17. 17. Chapter 19 Accelerated Infrastructure Development | 161 National Greening Program (NGP) involving tree planting particularly in watershed areas to control and manage soil erosion and siltation of rivers. 4. Undertaking strong advocacy to regulate the use of charcoal as fuel for cooking. 5. Provide funding and implementation of MRB priority projects. 6. Encourage LGUs to pursue preparation of waste water treatment master plans. Legislative Agenda 1. LGUs are encouraged to come up with a study on ground water assessment and to prepare its master plan. 2. LGUs to pass an ordinance to regulate charcoal fuel activities. Target 1. Establishment of SOCCSKSARGEN Regional Hospital in Surallah, South Cotabato. 2. Upgrading the facilities of the five (5) State Colleges and Universities in the region. 3. Construction of a Two-Storey Jail Facility in Cotabato City. Assessment ADEQUATE AND RELIABLE ENERGY SUPPLY The Department of Energy (DOE), together with the energy family and stakeholders have strengthened the implementation of energy programs and projects to achieve the Philippine Energy Plan 2012-2030’s overall vision of providing “Energy Access for More” which are guided by the three pillars: 1) ensuring energy security through the development of indigenous energy; 2) achieving optimal energy pricing particularly in electricity and oil; and 3) developing a sustainable energy system through the formulation and update of national/regional plans and programs on energy development. Consistent with this, the energy sector continuously diversify various initiatives to ensure and secure the delivery of reliable and sustainable supply of energy. The development and optimal use of the country’s renewable energy (RE) resources has been a priority undertaking of the DOE. Since the passage of the RE Law in 2008, the DOE has awarded through the National Renewable Energy Program (NREP) a total of 657 Renewable Energy Service Contracts as of December 2015 for the development of 13,499.52 MW potential RE projects. The DOE, in partnership with the private sector continuously pursue and oversee the timely implementation of power generation projects to augment the tight supply of electricity in the country. Twenty three (23) additional power plants with aggregate capacity of 820.4 MW were commissioned in 2015 which boosted the existing grid capacity of 17,944 MW in 2014. The newly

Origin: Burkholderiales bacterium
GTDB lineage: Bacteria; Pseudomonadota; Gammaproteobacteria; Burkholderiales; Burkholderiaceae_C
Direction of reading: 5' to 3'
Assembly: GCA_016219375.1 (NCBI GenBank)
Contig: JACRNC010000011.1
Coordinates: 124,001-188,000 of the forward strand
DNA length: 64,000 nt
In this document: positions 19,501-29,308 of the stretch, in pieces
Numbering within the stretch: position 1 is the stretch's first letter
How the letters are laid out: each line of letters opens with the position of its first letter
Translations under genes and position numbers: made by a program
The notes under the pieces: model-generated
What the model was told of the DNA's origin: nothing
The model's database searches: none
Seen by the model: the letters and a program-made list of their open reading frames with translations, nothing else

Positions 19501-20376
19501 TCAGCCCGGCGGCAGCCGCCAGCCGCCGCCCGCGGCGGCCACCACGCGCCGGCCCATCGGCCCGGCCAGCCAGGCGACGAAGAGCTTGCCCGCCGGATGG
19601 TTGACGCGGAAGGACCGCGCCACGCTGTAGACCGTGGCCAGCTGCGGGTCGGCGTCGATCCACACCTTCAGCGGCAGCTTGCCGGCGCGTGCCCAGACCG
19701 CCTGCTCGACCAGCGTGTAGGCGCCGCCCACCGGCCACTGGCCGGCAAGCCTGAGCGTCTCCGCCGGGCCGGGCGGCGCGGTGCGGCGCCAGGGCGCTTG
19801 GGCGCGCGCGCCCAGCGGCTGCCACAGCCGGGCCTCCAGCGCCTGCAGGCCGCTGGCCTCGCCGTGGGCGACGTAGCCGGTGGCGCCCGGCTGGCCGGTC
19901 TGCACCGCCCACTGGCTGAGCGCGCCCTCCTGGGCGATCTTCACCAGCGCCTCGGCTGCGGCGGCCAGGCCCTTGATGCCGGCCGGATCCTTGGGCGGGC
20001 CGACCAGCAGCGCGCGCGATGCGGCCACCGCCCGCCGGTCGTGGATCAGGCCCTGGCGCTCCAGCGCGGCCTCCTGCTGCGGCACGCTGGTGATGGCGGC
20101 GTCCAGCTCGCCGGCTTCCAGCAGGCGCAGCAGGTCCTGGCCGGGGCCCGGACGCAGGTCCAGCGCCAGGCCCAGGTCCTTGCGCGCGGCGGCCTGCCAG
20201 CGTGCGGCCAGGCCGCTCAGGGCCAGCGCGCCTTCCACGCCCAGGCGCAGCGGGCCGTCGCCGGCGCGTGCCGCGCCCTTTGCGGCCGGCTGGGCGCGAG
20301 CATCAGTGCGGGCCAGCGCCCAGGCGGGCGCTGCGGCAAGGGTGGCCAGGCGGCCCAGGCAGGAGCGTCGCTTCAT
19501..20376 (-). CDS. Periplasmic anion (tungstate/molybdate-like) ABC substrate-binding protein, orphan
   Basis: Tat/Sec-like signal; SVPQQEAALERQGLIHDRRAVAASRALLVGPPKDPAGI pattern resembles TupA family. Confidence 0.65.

18. 18. 162 | SOCCSKSARGEN Regional Development Plan 2017-2022 commissioned power plants have already exporting 196.4 MW (5 power plants) in Mindanao. This includes the 20.9 MW PSI Bunker/Diesel Internal Combustion Engine in General Santos City which was commissioned in January 2015. In CY 2015, on sitio electrification, 91% or 1,774 sitios of the 1,951 potential sitios in the region have access to electricity. On household electrification, on the other hand, 64.5% or 607,958 households of the 943,011 potential households have access to electricity. As of March 1, 2015, the Mindanao Power has a total rated capacity of 2,138.34 Megawatts (MW), system available capacity of 1,370.00 MW, and system peak demand of 1,259.00 MW. The region’s renewable energy projects include geothermal, hydro, and solar power projects. Among the geothermal power projects are the Mt. APO Geothermal Production Field with a total installed capacityof108.48MegaWatts(MW)andthe Mt. Zion Geothermal Power Project with a potential capacity of 20 MW. Hydroelectric power projects include the Alamada, Kabulnan 2, Siguil (1, 2, 3), Kalaong (1, 2, 3), Lanon, Takbo, Magpet (1, 2), and Makilala 1 Hydro Power Projects with a total potential capacity of 186.8 MW, and Marbel 1 Hydro Power Project with a total installed capacity of 0.5 MW. Solar power projects include the Alabel, General Santos City (2, 3), Kalamansig, Maasim Hybrid, South Cotabato, and Gensan (Phase I, II) Solar Power Projects with a total potential capacity of 413 MW, and Centrala Solar Power Project with a total installed capacity of 6.23 MW. Priority Strategy The following strategies shall be pursued to ensure adequate and reliable energy supply for socio- economic and institutional development of the region. 1. Promotion and fast track the development of new mini hydro and solar power generation plants to meet the ever increasing demand for energy in Mindanao. 2. Advocacy and promotion to increase awareness on the benefits of LED for street lights (e.g. solar- powered), household use and other purposes. 3. Utilization of solar, micro, hydro and wind power where applicable as alternative sources of electricity in off-grid communities and areas not accessible through distribution lines. Legislative Agenda 1. Review and assessment of the implementation of RA 9136 or the EPIRA Law of 2001 to determine the extent it has improved power generation, transmission, distribution, and supply. 2. Review the EPIRA and the requirements/processes for approval of power projects. 3. Strict enforcement by local government units on the law requiring the replacement of all traditional bulbs with compact fluorescent lamps (CFLs) in their lighting fixtures and providing incentives to encourage consumers to give up the use of traditional bulbs.